New documentary paints vivid portrait of Jackie

Filmmaker Burns details legend's life in phenomenal fashion

April 14th, 2016

Ken Burns' "Jackie Robinson" has taken a place at the head of the class in film versions of Robinson's story.

The two-part, four-hour documentary that aired on PBS this week, is a more thorough, more comprehensive, fuller portrait of Robinson than anything previously seen.

Burns, America's premier documentarian, has a built-in advantage, even beyond his filmmaker's skill and his reportorial diligence. He is creating a learned biography, not a commercial movie.

The timing of the airing of "Jackie Robinson" was close to ideal. On Friday, Major League Baseball will celebrate the 69th anniversary of Robinson breaking baseball's racial barrier and changing the nature of American society in the process.

It is the second part of the documentary, Robinson's life after that epic racial breakthrough, in which Burns breaks new ground. Initially, Robinson heeded Branch Rickey's advice to stoically stand silent in the face of death threats, racist taunts and all sorts of abuse. But over time Robinson, true to his character and his courage, became outspoken on the topics of injustice and civil rights.

"Part of what I admire about Jackie Robinson," President Barack Obama said in the documentary, "is precisely his ability to approach baseball and those first two years of integration in ways that were contrary to his character -- or his fundamental sense of what was right and wrong -- in service of a larger cause.

"But that's not something that made sense for him to sustain. He had purchased the right to speak his mind many times over."

"Think of me as the kind of Negro who comes to the conclusion that he isn't going to beg for anything, that he will be reasonable, but he damned well is tired of being patient," Robinson said.

Among the Caucasian population, reactions to the more militant Robinson were, of course, mixed.

"Early on, they liked Jack, because he was being a good boy and he was doing what they thought he should do and keeping his mouth shut," Robinson's wife, Rachel, said in the documentary. "And the minute he decided to defend himself, they would call him uppity, they would call him a loudmouth to discredit him."

Nothing that is said or seen in this documentary will lessen Robinson's impact as a civil rights pioneer. But everybody makes mistakes, and Burns' work doesn't dismiss them.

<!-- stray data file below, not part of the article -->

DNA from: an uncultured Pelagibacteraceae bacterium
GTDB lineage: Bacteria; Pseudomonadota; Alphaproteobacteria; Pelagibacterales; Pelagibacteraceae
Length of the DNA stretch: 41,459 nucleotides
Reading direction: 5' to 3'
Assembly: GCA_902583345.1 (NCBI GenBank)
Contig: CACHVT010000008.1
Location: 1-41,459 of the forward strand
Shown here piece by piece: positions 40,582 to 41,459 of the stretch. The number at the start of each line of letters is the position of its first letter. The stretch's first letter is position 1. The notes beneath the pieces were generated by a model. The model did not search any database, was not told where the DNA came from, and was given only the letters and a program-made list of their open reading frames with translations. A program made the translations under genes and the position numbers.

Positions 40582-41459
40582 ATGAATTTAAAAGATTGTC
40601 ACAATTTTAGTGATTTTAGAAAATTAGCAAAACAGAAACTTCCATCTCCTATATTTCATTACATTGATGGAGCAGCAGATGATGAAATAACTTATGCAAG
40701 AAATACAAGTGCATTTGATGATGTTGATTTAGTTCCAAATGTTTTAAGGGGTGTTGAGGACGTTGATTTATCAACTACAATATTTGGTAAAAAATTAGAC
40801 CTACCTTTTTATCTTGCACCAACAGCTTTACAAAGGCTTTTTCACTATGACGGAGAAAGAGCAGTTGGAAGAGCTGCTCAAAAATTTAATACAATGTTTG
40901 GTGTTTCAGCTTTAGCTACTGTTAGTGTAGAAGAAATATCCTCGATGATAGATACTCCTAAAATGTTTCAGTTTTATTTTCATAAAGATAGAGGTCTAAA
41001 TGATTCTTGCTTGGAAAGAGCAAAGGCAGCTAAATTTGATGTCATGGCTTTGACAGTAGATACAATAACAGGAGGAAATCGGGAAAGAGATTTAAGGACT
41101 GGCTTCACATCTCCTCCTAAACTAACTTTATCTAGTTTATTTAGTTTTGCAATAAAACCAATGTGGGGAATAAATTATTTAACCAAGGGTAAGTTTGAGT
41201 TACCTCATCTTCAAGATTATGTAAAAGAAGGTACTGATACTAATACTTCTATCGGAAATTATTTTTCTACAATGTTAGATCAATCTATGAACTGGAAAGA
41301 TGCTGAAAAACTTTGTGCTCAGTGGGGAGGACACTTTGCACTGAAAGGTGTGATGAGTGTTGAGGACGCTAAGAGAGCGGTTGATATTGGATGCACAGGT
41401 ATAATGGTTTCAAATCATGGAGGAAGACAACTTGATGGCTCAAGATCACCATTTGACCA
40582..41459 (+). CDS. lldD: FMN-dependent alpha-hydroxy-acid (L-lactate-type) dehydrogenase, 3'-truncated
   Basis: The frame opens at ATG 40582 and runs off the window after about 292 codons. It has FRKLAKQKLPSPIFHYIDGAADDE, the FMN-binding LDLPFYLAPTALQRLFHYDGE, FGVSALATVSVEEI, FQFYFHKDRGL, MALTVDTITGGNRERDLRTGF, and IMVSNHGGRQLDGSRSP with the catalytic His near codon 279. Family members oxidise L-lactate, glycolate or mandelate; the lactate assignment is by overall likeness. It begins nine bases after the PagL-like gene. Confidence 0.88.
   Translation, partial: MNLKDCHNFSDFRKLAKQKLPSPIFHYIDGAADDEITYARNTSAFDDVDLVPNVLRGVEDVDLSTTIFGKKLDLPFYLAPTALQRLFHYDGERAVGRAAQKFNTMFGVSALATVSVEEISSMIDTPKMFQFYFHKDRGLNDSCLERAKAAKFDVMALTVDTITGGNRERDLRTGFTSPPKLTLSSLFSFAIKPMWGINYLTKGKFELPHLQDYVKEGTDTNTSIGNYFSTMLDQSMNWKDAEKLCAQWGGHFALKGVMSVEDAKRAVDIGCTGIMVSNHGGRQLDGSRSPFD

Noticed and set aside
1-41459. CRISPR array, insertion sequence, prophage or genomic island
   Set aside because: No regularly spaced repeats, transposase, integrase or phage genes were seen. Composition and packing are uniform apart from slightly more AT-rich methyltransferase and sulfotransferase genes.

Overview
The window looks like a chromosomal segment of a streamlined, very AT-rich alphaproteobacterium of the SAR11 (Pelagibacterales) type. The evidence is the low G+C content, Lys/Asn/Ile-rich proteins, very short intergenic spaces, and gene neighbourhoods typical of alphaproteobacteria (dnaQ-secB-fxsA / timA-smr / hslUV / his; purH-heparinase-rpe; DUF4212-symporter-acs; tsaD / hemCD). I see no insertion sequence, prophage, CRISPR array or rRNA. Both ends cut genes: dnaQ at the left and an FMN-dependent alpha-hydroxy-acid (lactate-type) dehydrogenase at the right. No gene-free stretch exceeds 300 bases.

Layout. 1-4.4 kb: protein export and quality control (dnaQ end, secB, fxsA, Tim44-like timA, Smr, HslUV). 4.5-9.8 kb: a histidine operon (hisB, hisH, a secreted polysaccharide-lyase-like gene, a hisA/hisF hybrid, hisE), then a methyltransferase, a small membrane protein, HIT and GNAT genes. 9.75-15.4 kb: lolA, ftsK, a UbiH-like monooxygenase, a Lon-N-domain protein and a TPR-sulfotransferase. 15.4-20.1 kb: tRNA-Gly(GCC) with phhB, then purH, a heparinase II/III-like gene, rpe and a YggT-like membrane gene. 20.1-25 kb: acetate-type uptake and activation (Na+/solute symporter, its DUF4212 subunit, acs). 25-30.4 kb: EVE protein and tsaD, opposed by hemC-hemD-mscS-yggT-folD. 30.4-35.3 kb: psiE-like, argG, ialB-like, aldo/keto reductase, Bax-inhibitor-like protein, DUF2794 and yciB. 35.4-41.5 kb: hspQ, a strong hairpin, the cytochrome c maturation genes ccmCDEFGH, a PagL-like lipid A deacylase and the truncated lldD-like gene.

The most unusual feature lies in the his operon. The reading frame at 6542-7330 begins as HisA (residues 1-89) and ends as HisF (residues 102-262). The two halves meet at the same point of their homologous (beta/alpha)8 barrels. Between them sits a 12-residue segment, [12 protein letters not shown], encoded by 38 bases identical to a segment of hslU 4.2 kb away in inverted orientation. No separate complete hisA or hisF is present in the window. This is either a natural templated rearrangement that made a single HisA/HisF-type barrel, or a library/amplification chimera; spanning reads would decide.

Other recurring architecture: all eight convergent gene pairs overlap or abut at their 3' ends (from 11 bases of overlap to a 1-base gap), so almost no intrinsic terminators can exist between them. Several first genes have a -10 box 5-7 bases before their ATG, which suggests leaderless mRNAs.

Robinson's appearance before the House Un-American Activities Committee, in which he denounced the comments of Paul Robeson, would qualify as a misstep. Robeson was a noted singer and actor, as well as a prominent civil rights and political activist of a leftist bent. Robinson made the kind of comments about Robeson that were exactly what the most reactionary members of the committee would have hoped.

Robinson's support of Richard M. Nixon in the 1960 presidential campaign against John F. Kennedy, can also be seen with the benefit of hindsight as a serious lapse in judgment.

The documentary makes these points, but also stresses that Robinson remained a tireless and forceful presence in the struggle for civil rights. He understood his prominence and he understood that he had a major role to play in the civil rights movement.

"Jack never talked about carrying the aspirations of our race as a burden," Rachel Robinson said. "He always talked about it as a kind of opportunity. He was proud, very proud when he succeeded in some way, and devastated when he didn't.

"But he knew that we had to have racial equality in America and if he didn't do his part and encourage others to do their part, no change would have taken place."

Another admirable part of Burns' work is its emphasis on the role played by Rachel Robinson. Jackie Robinson was, of course, the primary public figure, but the Robinson marriage was an equal partnership. Rachel Robinson, to this day, remains an iconic figure in the history of American civil rights.

There was heartbreak in Robinson's later years. His oldest son, who previously had problems with drug abuse, died in an auto accident. Robinson himself had deteriorating health due to diabetes and a heart condition and died in 1972 at age 53.

This was a life that knew both great triumph and profound tragedy. This documentary captures the entire spectrum.

The popular movie "42" was a suitable tribute to Robinson as filmed entertainment. But "Jackie Robinson" is a suitable tribute to Robinson as history.

Ken Burns is to be commended, again. His groundbreaking "The Civil War" documentary and his splendid "Baseball" documentary set a standard of both contextual accuracy and an ability to accurately sound precisely the right notes of place and time in American history. In this instance, Burns' riveting portrayal of Jackie Robinson gives this authentic American hero his due, in the best of times and the worst.